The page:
The city of Savannah has announced its new cultural resources director just in time for the grand opening of the new Savannah Cultural Arts Center on Montgomery Street.

From Miami, new director Lissette Arrogante has broad experience in the arts, including work in public museums, private galleries, corporate art, various nonprofits and festival planning.

“I'm very excited,” says Arrogante. “I think this is such an amazing opportunity. It's really a dream position to be in.”

 

Work with artists, community

Arrogante began her career in the arts at Perez Art Museum Miami, eventually realizing she wanted to work more closely with artists. She transitioned into the private gallery world to better work one-on-one with artists. She then found her way into the corporate art arena as regional director at the Artist Pension Trust, which she describes as “the first investment program tailored to the needs of emerging and mid-career artists, which provided them with a long-term financial planning opportunity.”

At a critical point in her career, Arrogante says she asked herself, “What am I bringing to the table as far as working with the community?” She transitioned into the area of foundation work, taking a position as director of special projects at the Harpo Foundation, an organization founded in 2006 to support under-recognized artists. At Harpo, Arrogante led the Native American Residency Fellowship program and worked with artists to help find grant funding.

After a little over a year, Arrogante took another step toward community arts leadership.

“I really wanted to go further and that's when I decided to then go into public service and really be a servant leader,” says Arrogante. “I became a National Urban Fellow and spent some time at the Cleveland Foundation, and that's really how I learned cross-collaboration.

"Cleveland is so small and in the nine months I was there, I was able to learn how city government, the Cleveland Foundation, and nonprofit organizations would all work together and cross-collaborate to do one project. It was a really great experience to see how that works — being able to experience that first-hand with the Glenville Arts Campus.”

 

'Beacon for the arts'

The Glenville Arts Campus was a $3.2 million project that transformed a vacant historic building in Cleveland into an international artist residency for FRONT International, Cleveland's first triennial art exhibition that opened in July last year. After her stint in Cleveland, Arrogante went back to Miami, but was only there for a short time because the opportunity in Savannah revealed itself to be just what she was looking for.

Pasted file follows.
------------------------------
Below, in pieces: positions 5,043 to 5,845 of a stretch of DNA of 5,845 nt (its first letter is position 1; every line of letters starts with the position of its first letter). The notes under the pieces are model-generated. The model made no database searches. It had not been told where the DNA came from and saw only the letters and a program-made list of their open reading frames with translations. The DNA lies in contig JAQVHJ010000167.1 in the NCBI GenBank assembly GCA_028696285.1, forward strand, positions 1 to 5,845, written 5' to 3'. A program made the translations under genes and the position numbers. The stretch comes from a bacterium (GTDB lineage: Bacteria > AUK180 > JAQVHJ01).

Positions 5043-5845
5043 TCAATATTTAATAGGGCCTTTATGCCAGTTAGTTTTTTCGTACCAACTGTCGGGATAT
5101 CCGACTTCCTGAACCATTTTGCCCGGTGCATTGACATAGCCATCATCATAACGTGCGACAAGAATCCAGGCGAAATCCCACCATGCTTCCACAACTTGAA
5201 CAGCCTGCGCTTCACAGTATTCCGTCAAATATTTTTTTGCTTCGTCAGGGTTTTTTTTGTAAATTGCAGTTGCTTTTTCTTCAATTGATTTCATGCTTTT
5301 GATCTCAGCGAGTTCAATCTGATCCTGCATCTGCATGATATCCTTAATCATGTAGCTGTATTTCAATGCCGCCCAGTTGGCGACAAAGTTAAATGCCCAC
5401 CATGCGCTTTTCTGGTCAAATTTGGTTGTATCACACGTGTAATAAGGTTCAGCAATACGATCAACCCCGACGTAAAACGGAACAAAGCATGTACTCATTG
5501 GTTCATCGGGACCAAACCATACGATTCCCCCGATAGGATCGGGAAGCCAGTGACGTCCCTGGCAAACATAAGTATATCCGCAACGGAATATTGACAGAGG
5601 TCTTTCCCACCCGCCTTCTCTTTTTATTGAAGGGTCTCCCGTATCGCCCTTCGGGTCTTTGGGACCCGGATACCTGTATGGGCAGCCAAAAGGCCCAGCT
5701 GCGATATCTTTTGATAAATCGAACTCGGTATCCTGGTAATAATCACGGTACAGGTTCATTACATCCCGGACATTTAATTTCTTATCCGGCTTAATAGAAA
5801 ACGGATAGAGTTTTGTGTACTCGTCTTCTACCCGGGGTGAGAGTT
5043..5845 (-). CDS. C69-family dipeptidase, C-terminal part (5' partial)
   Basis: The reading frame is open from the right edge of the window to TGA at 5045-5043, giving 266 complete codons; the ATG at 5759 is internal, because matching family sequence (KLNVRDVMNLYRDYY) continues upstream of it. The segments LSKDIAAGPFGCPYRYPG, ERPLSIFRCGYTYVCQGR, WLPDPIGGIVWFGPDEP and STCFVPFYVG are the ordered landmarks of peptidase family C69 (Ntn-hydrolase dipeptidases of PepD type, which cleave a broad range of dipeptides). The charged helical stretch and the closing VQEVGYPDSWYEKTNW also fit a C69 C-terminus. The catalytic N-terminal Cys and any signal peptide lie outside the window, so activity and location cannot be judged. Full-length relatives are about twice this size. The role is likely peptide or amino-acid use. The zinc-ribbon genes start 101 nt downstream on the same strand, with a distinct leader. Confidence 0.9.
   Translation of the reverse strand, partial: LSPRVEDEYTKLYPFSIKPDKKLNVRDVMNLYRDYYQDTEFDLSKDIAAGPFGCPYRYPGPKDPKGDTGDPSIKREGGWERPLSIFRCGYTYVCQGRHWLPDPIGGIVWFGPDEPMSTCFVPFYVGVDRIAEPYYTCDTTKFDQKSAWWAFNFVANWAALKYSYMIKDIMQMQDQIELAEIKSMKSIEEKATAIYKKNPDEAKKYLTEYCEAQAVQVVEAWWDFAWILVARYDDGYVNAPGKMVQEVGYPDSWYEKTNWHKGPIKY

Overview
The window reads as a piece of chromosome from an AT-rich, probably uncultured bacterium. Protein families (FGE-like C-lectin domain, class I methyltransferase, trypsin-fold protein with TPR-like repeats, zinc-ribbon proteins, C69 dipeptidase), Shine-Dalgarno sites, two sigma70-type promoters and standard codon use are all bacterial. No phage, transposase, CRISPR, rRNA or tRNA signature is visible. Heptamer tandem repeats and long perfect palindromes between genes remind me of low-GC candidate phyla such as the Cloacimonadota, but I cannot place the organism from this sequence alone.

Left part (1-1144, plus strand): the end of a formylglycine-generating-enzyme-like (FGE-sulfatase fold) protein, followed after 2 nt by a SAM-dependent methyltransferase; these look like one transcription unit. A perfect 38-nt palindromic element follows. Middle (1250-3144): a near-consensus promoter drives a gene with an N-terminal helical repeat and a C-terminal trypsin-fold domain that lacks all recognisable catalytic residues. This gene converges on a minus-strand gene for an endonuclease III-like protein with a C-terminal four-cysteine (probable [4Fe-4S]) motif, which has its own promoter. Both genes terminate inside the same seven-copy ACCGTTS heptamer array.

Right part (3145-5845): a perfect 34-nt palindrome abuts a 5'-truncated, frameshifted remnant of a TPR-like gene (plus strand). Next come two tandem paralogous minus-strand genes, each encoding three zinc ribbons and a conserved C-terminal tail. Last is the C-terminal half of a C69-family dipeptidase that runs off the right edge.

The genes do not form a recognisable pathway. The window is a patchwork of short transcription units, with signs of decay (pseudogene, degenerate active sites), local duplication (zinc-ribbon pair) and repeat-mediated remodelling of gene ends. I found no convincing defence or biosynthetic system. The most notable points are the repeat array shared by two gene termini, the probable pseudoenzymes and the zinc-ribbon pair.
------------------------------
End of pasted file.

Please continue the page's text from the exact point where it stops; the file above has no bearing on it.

“I'm here in Savannah because of the amazing opportunity of this position,” says Arrogante. “I think it's an art administrator's dream come true to be able to lead the opening of a new center that's going to be a beacon for the arts community. I think anyone would jump at this opportunity. I'm very grateful to be here.”

Arrogante has been at her job as cultural resources director for less than a month, but she couldn't be more pleased to be diving in head-first in her first few weeks. She definitely has her hands full.

A ribbon-cutting ceremony will be April 12. The public is invited to the grand opening April 13 with art and ceramics class demonstrations, performances from local organizations, a sneak peek of some of the planned programming, and the 18th annual New Beginning Art Exhibit, which was rescheduled as part of the Savannah Black Heritage Festival.

Key is collaboration

Looking ahead, Arrogante is anxious to get to know the various members and leaders of the Savannah community to identify potential needs and points of collaboration.

“My first goal is to introduce myself to all the local organizations and get an idea of what the cultural needs are for the city,” says Arrogante. “That way, by partnering with all the local institutions and nonprofit organizations, we can work together to bring dynamic, diverse and inclusive programming to the residents of Savannah. That's something that's one of my first goals.”

Arrogante also says cross-collaboration and accessibility are two of the themes that will help drive the direction of the department.

“I think part of being a National Urban Fellow is that you get firsthand training as far as what is needed looking to the future and being a leader,” says Arrogante. “They make you think a lot about racial equity. I'm also really into the idea of the digital divide and how that affects low-income neighborhoods and school-aged children... In order for a city to provide equitable resources for all of its residents, technology is something that we have to bring into the fold and it's something we need to talk about.”

She said the Cultural Arts Center will have free Wi-Fi, which will in itself be a community resource. She also talks about how Savannah has so many amazing organizations already in place that are working with various sectors of the community and how she wants to help build on that to make the programming at the center open and accessible to everyone.

“The only way I think that I can do that is by partnering with the local organizations that are already working with different audiences and bringing them into this building,” says Arrogante.

Kristopher Monroe is a writer documenting the intersection of art and community. Contact him at savartscene@gmail.com and follow on Twitter @savartscene.